In late 2009, a year after the crash, a group of friends working in various corners of New York’s culture industry saw their freelance work dry up. Suddenly, they had a lot of time on their hands, and the idea emerged through an email chain to start a digital magazine. “It was an interesting moment,” Lauren Boyle told me in a recent interview. “People were still afraid of tweeting too much! At that time, DAZED, ID, Interview—they weren’t picking up the people we were interested in. We started organizing the community a little bit.”

Lauren and her partner, Marco Roso, an artist who sidelined in advertising, would host big evening meetings at their house on Hooper Street in South Williamsburg. The meetings would mist into parties, and the parties would morph into photo shoots. Eventually, the meetings/parties/shoots were whittled down to a core group of seven, including, in addition to Roso and Boyle: Solomon Chase, who had been doing fashion styling for print and TV; David Toro, a research assistant and art handler; Nick Scholl, a web developer who for years served as the magazine’s webmaster; Patrik Sandberg, a writer; and Samuel Adrian Massey III, a product developer.

Four of the founding editors had attended art school and had chosen to live in New York City over pursuing traditional art careers. “If I had wanted to paint,” said Boyle, “I would have gone to Philadelphia or Baltimore or Berlin.” Roso, who was a bit older and had an established art practice, moved to New York from Spain after spending eight years burning through various artist residencies. “When I lived in Europe, my life was just linked to grants—one grant after another. You hit a point where you go through all the grants.” Not that Roso thought artists in America were much better off—they were dependent on the gallery system. In New York, though, you could find freelance work in fashion or advertising while pursuing art on the side.

The editors decided to organize as an LLC rather than as a nonprofit because they didn’t want to rely on donors or grant-giving bodies. Instead, they nursed the dream that some day their magazine would make money.

So it's barefoot-people-but-not-really running a magazine-but-not-really. People could have differing ideals for how an arty quasi-magazine should present itself, however. Back to the chat with dis explainer (redacted for brevity):

tommoody you can't do barefoot and say it's a joke
dis explainer joke isn't the right word
tommoody i like when magazine staffs were ugly people behind the scenes
tommoody journalists didn't make themselves part of the story
tommoody indulge in narcissism
dis explainer dis magazine was never about journalism, or even blogging.
tommoody i thought it was a magazine
tommoody with stories, etc
dis explainer it's a magazine in the same way saturday night live is a tv show
tommoody mad magazine's staff called themselves "the usual gang of idiots"
dis explainer it's more a culture, a group of people making shit.. an evolving collective
tommoody yeah but barefoot and beige clothes --- YUCK
tommoody it's not funny
tommoody and it was written about in Artforum
dis explainer so because u think barefoot is dumb or gauche or something that means...?
dis explainer that artforum shouldn't write about it
tommoody artforum anoints their hokey statement as "art"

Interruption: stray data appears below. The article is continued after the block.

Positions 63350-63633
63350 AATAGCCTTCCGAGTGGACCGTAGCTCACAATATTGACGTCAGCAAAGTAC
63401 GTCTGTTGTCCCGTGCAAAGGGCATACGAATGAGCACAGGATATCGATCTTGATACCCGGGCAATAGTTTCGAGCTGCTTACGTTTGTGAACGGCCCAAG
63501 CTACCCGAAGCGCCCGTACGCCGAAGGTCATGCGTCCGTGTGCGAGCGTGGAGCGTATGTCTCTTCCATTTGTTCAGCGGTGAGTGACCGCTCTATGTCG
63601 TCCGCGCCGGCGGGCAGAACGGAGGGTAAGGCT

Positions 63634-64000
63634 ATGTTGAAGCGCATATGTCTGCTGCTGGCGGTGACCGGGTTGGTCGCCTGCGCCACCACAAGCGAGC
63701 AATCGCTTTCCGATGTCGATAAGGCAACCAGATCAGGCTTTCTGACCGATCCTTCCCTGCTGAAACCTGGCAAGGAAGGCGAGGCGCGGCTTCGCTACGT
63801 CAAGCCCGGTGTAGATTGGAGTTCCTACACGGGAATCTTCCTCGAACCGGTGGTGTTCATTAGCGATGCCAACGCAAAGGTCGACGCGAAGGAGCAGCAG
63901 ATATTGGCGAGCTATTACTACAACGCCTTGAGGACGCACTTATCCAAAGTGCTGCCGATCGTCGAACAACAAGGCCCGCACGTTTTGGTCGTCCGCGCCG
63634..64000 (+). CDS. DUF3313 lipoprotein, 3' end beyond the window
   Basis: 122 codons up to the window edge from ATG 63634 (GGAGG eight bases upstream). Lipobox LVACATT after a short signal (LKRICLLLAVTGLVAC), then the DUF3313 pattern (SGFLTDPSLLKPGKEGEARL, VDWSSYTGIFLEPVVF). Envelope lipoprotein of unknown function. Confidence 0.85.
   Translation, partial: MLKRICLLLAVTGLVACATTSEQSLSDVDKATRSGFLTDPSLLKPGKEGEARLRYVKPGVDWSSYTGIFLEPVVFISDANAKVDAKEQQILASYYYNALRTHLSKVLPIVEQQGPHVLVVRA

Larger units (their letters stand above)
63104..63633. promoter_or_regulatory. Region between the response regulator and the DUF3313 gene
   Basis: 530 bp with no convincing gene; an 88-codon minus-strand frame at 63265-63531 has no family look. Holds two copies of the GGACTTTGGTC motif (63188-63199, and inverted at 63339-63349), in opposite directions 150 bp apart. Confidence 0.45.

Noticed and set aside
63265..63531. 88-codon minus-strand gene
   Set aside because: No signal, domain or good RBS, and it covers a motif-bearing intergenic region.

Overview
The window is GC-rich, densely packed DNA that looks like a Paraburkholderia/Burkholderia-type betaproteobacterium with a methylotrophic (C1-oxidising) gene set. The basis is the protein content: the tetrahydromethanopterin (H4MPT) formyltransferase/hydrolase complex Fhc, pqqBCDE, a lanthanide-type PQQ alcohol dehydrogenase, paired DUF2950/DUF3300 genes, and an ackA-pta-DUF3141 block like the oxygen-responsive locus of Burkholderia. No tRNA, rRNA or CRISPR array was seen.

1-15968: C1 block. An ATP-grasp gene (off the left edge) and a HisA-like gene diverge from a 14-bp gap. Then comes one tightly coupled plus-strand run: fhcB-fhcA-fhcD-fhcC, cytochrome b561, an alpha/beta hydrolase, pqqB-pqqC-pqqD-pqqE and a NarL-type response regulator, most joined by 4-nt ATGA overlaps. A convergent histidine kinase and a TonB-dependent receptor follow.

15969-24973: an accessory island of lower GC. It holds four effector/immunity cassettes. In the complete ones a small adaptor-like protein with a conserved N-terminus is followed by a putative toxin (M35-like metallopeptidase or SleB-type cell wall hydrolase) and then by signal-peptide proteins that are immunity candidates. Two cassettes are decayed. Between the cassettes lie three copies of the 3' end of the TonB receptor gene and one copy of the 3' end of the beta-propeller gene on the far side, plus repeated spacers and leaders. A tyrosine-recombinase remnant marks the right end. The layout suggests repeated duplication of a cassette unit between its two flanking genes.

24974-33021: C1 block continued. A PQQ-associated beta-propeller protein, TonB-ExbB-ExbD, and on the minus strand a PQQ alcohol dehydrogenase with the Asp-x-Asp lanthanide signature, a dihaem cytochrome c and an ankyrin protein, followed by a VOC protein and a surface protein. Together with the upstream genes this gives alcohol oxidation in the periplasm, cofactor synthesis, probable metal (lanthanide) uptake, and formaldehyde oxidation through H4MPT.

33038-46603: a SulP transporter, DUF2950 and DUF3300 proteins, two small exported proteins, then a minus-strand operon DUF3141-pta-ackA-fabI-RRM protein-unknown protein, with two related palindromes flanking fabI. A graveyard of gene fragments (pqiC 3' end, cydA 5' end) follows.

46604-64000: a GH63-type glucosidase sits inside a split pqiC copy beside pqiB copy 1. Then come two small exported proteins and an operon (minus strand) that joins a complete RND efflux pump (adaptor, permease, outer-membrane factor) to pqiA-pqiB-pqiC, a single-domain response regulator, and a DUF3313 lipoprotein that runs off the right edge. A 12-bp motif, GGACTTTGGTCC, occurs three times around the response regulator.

dis explainer so what?
tommoody so i paired it with a conferencebike
tommoody i prefer the conference bike as a goofy corporate statement
dis explainer because i thought the pairing was a lighthearted commentary making fun of when satirizing corny consumer culture gets serious.. not a vitriolic debasement of "taste".. something which you of all people should know really is a fluid thing
tommoody "a lighthearted commentary making fun of when satirizing corny consumer culture gets serious" - that sounds right
tommoody but at the expense of Dis, too
dis explainer so don't become a dick about it saying who deserves what based on the fact u dont like something as trite as pastels
tommoody i'm not being a dick by disliking the Dis schtick
tommoody i have that right

Update: minor corrections to who-said-what

- tom moody

December 18th, 2015 at 9:30 am

Posted in art as criticism

chattin bout tweetin

systematically_oppositional twitter keeps sending me nagware popups asking for my phone number
systematically_oppositional 1-800-SATAN
systematically_oppositional they also publish my email address in large type at the top of my timeline asking me to confirm it's still current
systematically_oppositional i would love to send an electromagnetic pulse to their server and taser the company executives at the same time
hypocrisy_detector thats awfully violent for a free service you're voluntarily using
systematically_oppositional it's not free -- they've been exploiting my intellectual labor since 2008
systematically_oppositional all i ask is not to be nagged
hypocrisy_detector voluntary intellectual labor, but yeah, it's annoying
hypocrisy_detector i wish they would just acknowledge you don't want 2-factor and move on
systematically_oppositional it's not voluntary -- social media is "indispensable" to living in the modern world
systematically_oppositional and yes they will never rest until i give them more factors

- tom moody

December 17th, 2015 at 1:55 pm

Posted in computers-R-stupid

managementspeak lesson 002


"We are working to build a whole new way to bank" (photo of sign in lobby). Translation:

"We're giving up half our Manhattan storefront space because we can make more $$ subletting it. We're automating every customer service that hasn't already been digitized. We're moving some of our employees to another retail branch, firing some, and keeping a skeleton staff."

- tom moody

December 17th, 2015 at 1:39 pm